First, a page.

Don’t get me wrong, when I was little my father instilled in me to not trust strangers. He was a police officer when I was a little kid.
    One day one of his officer friends drove up alongside me when I got off the school bus and asked me if I wanted a ride the rest of the way.
    Needless to say, I screamed my bloody head off, dropped my books, and ran home like my butt was on fire.
    He felt so utterly bad for scaring the crap out of me, as he explained to both my parents. I’ll never forget what he told them… “You trained her well!”

    Liked by 1 person

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  8. willowdot21
    May 19, 2019 @ 20:04:19

    This is such a lovely post Sis. This is how it should be. I remember spending hours playing out, riding in buses going no where with a packed lunch. … It natural it fun it’s healthy. Well done Sis 💜 plus from what you said the children have experienced a bit of this

    Liked by 1 person

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  9. Annette Rochelle Aben
    May 19, 2019 @ 19:42:34

    God Bless and guide you in the raising of your children. My childhood was filled with many societal challenges. Having lived through race riots which played out in our yards and surrounding areas. I can only imagine as to what you experience, and how it can be overwhelming.

    Liked by 1 person

    Reply

    • Ritu
      May 19, 2019 @ 19:55:46

      I think every era has had it’s worries for each generation of parents, and I’m sure they have all had to deal with the worries in their own way, but yes, Thank you for the blessing!!!!!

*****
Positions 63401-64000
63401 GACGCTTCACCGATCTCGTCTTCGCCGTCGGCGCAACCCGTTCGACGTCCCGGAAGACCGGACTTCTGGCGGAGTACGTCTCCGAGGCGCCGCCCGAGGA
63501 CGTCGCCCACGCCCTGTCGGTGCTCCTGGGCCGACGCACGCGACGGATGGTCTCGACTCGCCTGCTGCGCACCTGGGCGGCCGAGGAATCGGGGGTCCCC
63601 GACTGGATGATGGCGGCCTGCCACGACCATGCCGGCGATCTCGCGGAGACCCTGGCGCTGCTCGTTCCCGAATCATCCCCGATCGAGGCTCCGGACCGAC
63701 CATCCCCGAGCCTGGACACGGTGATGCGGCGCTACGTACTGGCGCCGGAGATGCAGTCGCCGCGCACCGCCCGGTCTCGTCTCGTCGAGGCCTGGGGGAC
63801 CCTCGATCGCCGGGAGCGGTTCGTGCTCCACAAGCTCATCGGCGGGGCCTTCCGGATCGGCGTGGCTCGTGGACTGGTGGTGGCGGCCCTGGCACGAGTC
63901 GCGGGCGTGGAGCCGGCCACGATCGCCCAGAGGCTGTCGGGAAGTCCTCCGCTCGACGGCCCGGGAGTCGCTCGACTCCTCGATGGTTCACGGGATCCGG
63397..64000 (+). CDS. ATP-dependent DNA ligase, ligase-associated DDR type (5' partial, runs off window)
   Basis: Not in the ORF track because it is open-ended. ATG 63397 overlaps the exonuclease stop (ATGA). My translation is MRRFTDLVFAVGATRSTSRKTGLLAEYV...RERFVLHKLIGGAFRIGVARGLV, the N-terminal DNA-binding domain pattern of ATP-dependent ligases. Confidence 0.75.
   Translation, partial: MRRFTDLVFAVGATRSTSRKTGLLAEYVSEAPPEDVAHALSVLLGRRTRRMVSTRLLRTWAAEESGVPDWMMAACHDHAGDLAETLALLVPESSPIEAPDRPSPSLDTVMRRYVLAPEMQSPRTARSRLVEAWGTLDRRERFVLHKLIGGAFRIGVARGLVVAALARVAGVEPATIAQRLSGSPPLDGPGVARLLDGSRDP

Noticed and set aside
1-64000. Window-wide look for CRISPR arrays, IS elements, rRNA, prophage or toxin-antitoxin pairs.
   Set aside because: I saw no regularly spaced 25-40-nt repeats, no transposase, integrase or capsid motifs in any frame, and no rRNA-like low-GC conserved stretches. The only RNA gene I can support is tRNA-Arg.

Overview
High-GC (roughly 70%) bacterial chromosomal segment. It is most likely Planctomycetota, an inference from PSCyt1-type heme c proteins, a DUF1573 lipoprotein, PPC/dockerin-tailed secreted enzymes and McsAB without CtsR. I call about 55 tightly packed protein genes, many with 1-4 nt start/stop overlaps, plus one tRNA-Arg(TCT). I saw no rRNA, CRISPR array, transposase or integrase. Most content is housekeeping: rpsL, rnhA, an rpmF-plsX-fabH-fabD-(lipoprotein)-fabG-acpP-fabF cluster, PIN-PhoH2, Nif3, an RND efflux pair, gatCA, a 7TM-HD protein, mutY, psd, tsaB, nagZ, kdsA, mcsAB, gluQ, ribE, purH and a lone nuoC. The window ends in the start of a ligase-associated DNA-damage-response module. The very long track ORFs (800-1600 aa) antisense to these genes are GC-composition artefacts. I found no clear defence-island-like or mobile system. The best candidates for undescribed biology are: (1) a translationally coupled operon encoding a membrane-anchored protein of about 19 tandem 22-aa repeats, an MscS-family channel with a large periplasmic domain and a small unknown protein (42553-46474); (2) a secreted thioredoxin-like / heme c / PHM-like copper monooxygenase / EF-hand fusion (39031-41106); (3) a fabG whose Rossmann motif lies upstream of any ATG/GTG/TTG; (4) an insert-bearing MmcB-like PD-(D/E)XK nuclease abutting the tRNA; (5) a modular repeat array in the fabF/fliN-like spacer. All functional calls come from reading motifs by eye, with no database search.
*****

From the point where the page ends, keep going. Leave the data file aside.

Liked by 1 person

      Reply

  10. Rebecca Moon Ruark
    May 19, 2019 @ 19:39:39

    YES! Now that my kids are of the age that they’re allowed to be unsupervised in our little town, etc., I’ve told them they can hop on their bikes and be off. They’re still not so sure, so we did a dry run yesterday, me with them. We went down to the river’s edge and they played like boys–got their pant legs wet, poked a dead fish with a stick. And I just let them do their thing. I said, in the summer you can do this on your own–and once they knew that also meant going to the little store and buying candy (without me looming over them disapprovingly) they were excited. Next, I’m getting them fishing poles!

    Liked by 1 person

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    • Ritu
      May 19, 2019 @ 19:54:34

      It is quite an enlightening time for us as parents too, letting go… but I am so happy they had a great time, and I hope it continues! Our town doesn’t always have the best reputation, so this is why I have been hesitant to allow them out, but knowing they are developing friendships on our road, and playing unsupervised is wonderful!
      You are brave with the fishing poles!!!

      Liked by 1 person

      Reply

  11. http://theenglishprofessoratlarge.com
    May 19, 2019 @ 19:35:48

    This is refreshing to hear. They learn so much from one another when they are allowed to just be kids, social skills they will need later in life.

    Liked by 1 person

    Reply

    • Ritu
      May 19, 2019 @ 19:52:23

      Oh I agree, and I can;t believe it has taken this long for us to feel comfortable enough to allow them to go out, unleashed!
      I always lament about parents who don’t take their kids out. At least our children have those opportunities, but this building independence, and social skills, outside of school, is so important. The holidays will be much more bearable if they can go out, and who knows, I may even get some writing done!!

      Like

      Reply